Danny Chau: I’ve sorely missed Elizabeth Powell’s voice — a warm, lilting presence with ridges both sharp and dulled, weathered by a life flowing in and out of northern indie rock’s beating heart. She has collaborated with Bon Iver’s Justin Vernon, who produced her band Land of Talk’s full-length debut, Some Are Lakes; she was a touring member of Broken Social Scene, which is basically Justice League: Canada; she calls the members of Arcade Fire friends.

Eleven years ago, Land of Talk released their debut EP, Applause Cheer Boo Hiss, in the States during the mp3 blog boom. In high school, I remember trying to cobble the seven-song record together manually through free downloads, though never being able to find the last track, “Street Wheels.” The EP’s first six songs have been a consistent hum in my head at various points in my transition from teen to recessed adult. I still don’t really know how “Street Wheels” goes.

Land of Talk’s last album, Cloak and Cipher, came out in 2010 (and contains one of my favorite songs of the decade, “Quarry Hymns”). Soon after, Powell went on hiatus. She dealt with a polyp on her vocal cords; bandmates left; she took care of her father after a stroke. She baked. She listened to ambient music. She healed.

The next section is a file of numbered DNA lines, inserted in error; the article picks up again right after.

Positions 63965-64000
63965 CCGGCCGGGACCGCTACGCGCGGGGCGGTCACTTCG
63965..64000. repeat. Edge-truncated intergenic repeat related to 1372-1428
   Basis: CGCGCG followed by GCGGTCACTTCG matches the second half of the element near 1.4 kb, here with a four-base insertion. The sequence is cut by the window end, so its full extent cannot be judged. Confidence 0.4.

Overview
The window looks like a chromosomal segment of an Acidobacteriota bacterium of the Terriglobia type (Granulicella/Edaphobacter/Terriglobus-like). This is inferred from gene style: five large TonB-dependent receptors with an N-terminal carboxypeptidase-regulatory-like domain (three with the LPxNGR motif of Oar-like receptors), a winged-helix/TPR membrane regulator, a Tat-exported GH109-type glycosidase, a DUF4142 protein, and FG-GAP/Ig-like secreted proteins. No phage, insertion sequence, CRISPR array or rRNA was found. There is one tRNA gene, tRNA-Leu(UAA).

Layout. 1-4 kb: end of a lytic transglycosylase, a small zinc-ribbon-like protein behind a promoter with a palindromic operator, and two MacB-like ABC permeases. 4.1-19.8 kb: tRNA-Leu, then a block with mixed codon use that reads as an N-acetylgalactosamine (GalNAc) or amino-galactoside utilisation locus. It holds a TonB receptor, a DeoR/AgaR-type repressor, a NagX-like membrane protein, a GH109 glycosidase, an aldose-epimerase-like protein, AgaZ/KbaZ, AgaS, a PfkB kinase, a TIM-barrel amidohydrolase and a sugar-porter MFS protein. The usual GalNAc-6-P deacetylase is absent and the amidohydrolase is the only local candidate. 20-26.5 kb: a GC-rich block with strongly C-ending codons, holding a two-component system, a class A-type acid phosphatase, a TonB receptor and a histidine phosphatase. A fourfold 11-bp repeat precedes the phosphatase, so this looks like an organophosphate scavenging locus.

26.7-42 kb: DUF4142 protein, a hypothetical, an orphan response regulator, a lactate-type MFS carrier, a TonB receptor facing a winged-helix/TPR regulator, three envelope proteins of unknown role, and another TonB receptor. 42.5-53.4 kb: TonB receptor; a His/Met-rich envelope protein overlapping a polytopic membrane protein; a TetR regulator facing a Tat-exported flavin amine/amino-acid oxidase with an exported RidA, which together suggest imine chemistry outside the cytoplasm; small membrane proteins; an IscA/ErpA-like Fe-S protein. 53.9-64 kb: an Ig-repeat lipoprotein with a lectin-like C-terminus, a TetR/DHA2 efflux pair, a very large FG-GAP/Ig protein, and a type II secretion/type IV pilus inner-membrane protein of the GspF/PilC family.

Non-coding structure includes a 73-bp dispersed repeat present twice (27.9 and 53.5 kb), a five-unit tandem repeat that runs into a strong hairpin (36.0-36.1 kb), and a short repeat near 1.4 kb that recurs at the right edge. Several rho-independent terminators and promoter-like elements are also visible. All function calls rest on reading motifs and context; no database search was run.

Now, nearly seven years later, Land of Talk is back with Life After Youth, out May 19. “Loving” is probably my favorite off the new record, but “Heartcore” is a perfect example of Powell’s vocal dexterity. Welcome back, guys.

Lady Gaga, “The Cure”

Juliet Litman: Since Lady Gaga returned with Joanne, she’s been on something of a comeback tour. Her 2013 album Artpop failed to reach the heights of Born This Way or Fame Monster, and that Tony Bennett album isn’t even worthy of name recall. But things are looking up for Gags and her monsters in 2017. She kicked off the year with a Super Bowl performance, and Beyoncé’s pregnancy opened up a slot for her at Coachella. She released “The Cure” the first weekend of the festival, and it is a jam. “If I can’t find the cure, I’ll fix you with my love.” Just the right amount of meaning for a Top 40 hit. It might not grab you on first listen, but I promise you’ll be all in by the end of the second listen. It’s the pure pop tune Gaga fans have been waiting on for years.

Charly Bliss, ‘Guppy’